Waste production / generation / recycling

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700 million tonnes of agricultural waste as well as 1.3 billion tonnes of other waste are produced in the EU every year - some 40 million tonnes of it are estimated to be hazardous. Treating and disposing of all this material - without harming the environment - is a major challenge to EU Environmental Policy. Furthermore, waste generation is coupled with GDP-growth, leading to even rising volumes of waste. The OECD has estimated, that from 1995 until 2020, waste volumes could increase about 45 percent, if nothing changes.[1]

Waste treatment by now does mostly mean burning or dumping waste into landfill sites (67%), both of which create environmental damage. Discharging of CO2 and Methane, but also of pesticides and chemicals into air, water and soils remain major problems of waste treatment. Another problem is the increasing land-use for landfilling. The reduction of waste volumes thus is a major concern. However, priority attention needs to be paid to the cleaning of waste streams, i.e. a removal of dangerous and harmful substances, before starting to reduce the overall volumes. Even small amounts of certain toxic substances in waste streams can impact seriously on human health and the environment.[1]

The EU's Sixth Environment Action Programme identifies waste prevention and management as one of its four top priorities. Its primary objective is to decouple waste generation from economic activity and cut back overall waste volumes. The European Commission is currently developing a thematic strategy on waste. Priorities of European waste policies name waste prevention as the most important goal and waste recycling as the second priority while the third priority is optimising the final disposal of waste, including its transport. Thereby the goal to reduce quantity of waste going to 'final disposal' by 20% from 2000 to 2010, and by 50% by 2050 (with special emphasis on cutting hazardous waste production) was formulated.[1]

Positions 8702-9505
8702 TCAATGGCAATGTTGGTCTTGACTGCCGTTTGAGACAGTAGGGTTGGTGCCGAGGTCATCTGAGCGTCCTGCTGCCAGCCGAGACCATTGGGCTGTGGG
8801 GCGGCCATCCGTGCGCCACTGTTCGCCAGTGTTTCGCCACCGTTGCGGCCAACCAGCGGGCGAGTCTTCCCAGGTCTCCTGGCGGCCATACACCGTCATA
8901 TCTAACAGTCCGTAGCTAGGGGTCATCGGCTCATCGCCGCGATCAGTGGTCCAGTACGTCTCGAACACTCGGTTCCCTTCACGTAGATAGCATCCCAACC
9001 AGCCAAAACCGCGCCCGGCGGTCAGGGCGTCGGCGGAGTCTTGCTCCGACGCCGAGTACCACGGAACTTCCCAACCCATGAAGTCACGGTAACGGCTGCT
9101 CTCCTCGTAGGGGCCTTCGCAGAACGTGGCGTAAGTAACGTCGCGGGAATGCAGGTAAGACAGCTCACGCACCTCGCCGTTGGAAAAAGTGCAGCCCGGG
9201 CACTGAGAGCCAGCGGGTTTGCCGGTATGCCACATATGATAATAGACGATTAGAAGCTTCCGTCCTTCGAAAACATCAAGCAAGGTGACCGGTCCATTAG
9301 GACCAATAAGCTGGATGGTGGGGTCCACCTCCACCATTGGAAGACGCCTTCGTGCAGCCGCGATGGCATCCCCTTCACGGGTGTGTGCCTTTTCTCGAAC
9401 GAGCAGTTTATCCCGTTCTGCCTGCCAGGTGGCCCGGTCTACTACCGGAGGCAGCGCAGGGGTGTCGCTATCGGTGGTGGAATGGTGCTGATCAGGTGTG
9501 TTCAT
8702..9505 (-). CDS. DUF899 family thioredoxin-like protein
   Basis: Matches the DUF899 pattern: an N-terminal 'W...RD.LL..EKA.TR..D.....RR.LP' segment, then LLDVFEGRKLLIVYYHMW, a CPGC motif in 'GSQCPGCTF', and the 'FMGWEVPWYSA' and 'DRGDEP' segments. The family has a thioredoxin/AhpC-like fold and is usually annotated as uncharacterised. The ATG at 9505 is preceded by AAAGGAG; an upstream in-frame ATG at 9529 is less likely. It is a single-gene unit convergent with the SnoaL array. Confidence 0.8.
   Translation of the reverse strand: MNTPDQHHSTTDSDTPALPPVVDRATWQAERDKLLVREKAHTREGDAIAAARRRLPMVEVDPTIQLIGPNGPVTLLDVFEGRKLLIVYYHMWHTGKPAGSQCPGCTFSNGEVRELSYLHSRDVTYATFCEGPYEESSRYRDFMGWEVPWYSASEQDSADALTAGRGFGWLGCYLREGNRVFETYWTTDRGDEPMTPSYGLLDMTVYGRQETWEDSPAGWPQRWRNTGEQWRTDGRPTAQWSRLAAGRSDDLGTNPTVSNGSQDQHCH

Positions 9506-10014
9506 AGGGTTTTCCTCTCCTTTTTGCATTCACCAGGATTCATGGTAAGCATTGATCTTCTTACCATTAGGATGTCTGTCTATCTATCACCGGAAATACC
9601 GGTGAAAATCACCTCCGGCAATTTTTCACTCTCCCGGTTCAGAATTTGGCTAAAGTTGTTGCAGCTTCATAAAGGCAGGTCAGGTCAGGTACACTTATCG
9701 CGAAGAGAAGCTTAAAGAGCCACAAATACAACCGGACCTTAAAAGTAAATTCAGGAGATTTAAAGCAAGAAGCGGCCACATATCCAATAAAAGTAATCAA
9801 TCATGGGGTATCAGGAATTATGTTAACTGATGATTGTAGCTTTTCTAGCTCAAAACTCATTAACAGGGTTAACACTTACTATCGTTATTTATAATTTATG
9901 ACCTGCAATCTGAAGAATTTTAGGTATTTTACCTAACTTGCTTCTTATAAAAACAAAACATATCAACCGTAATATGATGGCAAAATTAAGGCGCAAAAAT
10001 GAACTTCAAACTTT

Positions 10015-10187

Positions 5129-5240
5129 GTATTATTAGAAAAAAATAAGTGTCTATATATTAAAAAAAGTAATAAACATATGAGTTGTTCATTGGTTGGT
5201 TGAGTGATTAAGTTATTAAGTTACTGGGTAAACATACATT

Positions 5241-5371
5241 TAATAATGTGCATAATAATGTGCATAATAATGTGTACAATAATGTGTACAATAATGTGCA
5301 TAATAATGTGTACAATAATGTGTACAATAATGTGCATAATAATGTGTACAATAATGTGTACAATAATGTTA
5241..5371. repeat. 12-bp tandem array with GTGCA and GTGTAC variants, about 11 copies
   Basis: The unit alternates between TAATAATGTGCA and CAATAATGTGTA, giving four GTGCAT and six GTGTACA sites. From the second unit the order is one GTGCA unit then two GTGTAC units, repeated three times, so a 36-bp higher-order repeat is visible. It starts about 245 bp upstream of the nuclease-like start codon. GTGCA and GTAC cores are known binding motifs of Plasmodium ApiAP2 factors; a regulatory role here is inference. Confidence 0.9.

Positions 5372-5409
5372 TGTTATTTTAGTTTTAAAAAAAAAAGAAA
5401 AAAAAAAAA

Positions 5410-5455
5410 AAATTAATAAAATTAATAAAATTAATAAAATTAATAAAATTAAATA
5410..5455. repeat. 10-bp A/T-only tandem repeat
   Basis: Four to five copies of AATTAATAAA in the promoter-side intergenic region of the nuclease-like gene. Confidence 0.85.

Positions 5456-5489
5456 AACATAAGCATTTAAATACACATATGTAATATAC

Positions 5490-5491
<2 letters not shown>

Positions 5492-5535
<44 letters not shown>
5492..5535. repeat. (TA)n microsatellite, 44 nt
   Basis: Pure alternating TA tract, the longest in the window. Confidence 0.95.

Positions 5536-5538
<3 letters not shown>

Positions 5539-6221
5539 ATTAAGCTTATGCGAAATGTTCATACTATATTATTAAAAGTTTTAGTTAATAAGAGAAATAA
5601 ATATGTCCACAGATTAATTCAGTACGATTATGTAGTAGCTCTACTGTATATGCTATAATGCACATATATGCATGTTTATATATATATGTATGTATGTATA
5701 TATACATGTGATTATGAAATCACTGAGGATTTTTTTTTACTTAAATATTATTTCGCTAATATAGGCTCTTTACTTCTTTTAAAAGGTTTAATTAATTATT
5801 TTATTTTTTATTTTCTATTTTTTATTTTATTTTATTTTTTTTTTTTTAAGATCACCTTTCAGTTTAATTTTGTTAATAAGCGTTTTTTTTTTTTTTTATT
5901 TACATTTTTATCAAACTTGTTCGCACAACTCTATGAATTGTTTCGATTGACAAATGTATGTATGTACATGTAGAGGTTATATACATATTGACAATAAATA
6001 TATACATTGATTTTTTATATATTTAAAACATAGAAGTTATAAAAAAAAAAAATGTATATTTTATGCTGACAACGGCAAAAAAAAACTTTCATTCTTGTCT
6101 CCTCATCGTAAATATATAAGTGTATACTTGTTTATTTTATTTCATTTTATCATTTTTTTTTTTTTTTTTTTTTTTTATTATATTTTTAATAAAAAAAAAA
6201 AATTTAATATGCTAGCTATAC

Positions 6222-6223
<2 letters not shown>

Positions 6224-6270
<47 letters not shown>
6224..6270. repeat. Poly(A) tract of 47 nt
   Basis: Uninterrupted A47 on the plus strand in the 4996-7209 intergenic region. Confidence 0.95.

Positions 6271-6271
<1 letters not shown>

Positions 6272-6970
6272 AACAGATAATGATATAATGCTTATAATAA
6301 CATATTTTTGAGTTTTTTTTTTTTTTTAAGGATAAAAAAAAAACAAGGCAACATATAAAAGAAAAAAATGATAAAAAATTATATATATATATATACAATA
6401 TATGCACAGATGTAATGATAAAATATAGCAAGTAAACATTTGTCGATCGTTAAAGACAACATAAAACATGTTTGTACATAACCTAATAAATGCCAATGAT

The EU has adopted a broad legislative framework for waste reduction. This includes the Directives on landfilling of waste and waste incineration, but also Directives that adress specific waste.streams such as packaging and packaging waste, disposal of PCBs and PBTs, batteries, end-of-life vehicles or waste made up of electrical equipment.

Recently, a more holistic view on waste management has been set up, that includes manufacturing, use and disposal of products. This Integrated Product Policy approach seeks to minimize harmful environmental impacts at all stages of the products life-cycle. In 2003, the Commission has tabled a Communication on IPP and has established pilot projects.[1]

According to the Impact Assessment Guidelines of the European Commission, the following key question is of particular importance when examining the impacts of policy initiatives on waste production, generation, recycling:

See also


  1. 1.0 1.1 1.2 1.3 1.4 JRC: IA TOOLS. Supporting inpact assessment in the European Commission. [1]

This text is for information only and is not designed to interpret or replace any reference documents.